Afghanistan Ministry of Public Health Opens Surveyor Training

Minister's speech highlights the importance of national health assessment

KABUL, AFGHANISTAN (JULY 24, 2002) — The Technical Deputy Minister of Public Health, Dr. Firouz Firouzddin, today opened a training session by reading a speech from the Minister, Dr. Suhaila Siddiqi, for approximately 150 Afghans, representing all regions of the country, who will serve as surveyors in a national health resources assessment. The assessment will be conducted during the months of July and August. The information they gather will then be compiled and used by the Ministry and donors to develop national, regional and provincial health plans. Various donors and NGO partners providing support to the assessment surrounded Dr. Feroz as he welcomed the surveyors to the practical training program on behalf of the Minister.

"I would like to thank our many NGO partners, UNICEF, and all of our surveyors for their roles in this assessment. The data gathered by these surveyors in the next two months will lay the foundation for further planning of the health service delivery system in Afghanistan," the Minister's speech read. "I would especially like to thank Management Sciences for Health for the technical leadership they have provided as well as our donors - USAID, UNFPA, the European Commission and JICA for making this assessment a reality."

The Ministry, with UNICEF and a number of NGOs, provided surveyors for the training. These NGOs are the Afghanistan Health and Development Services (AHDS), Aide Medicale Internationale (AMI), Coordination for Humanitarian Assistance (CHA), Ibn Sina, MSH, Mercy Corp, and the Swedish Committee for Afghanistan (SCA). Other technical and logistical assistance is being provided by the Central Statistics Office (CSO), WHO, AIMS, SAVE the Children/US, and Health and Development Service (HANDS/Japan).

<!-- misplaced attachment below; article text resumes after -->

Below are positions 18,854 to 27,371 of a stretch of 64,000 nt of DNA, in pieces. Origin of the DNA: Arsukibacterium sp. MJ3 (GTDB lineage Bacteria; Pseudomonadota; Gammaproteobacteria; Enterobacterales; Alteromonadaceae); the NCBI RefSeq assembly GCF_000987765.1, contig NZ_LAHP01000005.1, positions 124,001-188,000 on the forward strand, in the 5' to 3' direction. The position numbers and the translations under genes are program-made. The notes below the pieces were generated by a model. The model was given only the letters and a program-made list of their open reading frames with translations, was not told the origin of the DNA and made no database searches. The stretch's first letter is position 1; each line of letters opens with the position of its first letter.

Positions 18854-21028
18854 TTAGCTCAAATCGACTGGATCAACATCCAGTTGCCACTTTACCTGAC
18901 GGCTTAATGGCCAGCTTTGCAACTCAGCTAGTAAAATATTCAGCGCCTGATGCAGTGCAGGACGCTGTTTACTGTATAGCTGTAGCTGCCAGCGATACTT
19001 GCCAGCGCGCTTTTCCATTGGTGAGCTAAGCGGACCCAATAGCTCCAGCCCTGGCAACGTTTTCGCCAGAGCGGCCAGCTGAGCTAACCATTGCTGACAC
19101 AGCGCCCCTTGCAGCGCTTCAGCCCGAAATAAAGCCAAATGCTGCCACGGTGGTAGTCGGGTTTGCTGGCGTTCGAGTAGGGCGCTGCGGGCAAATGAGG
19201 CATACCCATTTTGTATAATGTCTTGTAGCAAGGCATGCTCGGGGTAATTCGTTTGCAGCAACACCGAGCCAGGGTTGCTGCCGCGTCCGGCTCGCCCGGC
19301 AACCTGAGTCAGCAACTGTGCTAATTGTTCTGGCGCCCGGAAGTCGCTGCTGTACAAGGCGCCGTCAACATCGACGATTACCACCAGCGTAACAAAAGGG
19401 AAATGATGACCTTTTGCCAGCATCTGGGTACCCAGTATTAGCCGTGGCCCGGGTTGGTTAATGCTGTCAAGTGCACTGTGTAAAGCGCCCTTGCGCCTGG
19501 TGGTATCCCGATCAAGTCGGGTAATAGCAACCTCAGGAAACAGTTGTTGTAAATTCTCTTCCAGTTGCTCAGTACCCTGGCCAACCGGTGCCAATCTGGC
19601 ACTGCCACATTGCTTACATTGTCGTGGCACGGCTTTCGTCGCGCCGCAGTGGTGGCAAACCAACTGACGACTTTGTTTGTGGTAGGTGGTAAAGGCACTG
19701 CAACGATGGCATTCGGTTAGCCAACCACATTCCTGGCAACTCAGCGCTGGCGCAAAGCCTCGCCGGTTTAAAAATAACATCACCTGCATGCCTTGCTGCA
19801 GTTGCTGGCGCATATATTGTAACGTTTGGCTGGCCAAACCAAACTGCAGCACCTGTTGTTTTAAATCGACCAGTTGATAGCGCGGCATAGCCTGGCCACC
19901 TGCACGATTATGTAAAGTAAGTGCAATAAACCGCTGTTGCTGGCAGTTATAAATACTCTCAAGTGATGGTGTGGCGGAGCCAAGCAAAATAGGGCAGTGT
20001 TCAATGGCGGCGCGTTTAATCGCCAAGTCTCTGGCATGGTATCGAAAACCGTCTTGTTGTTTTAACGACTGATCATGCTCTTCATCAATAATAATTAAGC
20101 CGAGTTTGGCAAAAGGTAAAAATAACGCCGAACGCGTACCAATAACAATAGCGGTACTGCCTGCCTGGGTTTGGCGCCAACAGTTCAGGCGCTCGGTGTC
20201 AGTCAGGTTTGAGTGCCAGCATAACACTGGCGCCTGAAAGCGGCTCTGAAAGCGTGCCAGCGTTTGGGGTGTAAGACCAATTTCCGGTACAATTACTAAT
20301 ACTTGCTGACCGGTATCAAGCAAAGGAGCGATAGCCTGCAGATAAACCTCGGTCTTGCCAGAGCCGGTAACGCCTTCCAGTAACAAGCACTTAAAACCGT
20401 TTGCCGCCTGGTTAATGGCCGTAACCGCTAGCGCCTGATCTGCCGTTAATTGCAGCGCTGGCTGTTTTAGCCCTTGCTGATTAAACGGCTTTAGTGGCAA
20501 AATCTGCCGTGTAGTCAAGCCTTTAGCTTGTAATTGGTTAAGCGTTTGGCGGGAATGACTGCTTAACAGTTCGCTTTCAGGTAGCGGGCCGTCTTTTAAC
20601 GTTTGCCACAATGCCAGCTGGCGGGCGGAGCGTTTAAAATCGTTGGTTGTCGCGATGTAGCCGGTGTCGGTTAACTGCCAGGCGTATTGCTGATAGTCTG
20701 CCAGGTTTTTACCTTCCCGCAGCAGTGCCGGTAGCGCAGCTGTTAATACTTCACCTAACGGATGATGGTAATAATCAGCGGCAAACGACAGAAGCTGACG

Currently, accurate information about health facilities, such as location, services provided, qualifications of personnel, needs for rehabilitation or renovation, availability of essential drugs, and availability of health workers at the village level, is largely unavailable or outdated, but is greatly needed for the planning process.

During July and August, the surveyors will visit health facilities, community-based health providers and pharmacies nationwide in order to obtain an accurate and comprehensive database of available health resources in all districts. Survey teams will consist of two persons, who will be assigned to cover provinces and the districts within provinces where information on a facility exists. It is estimated that the results of the survey and recommendations by the Ministry will be made available by the end of September.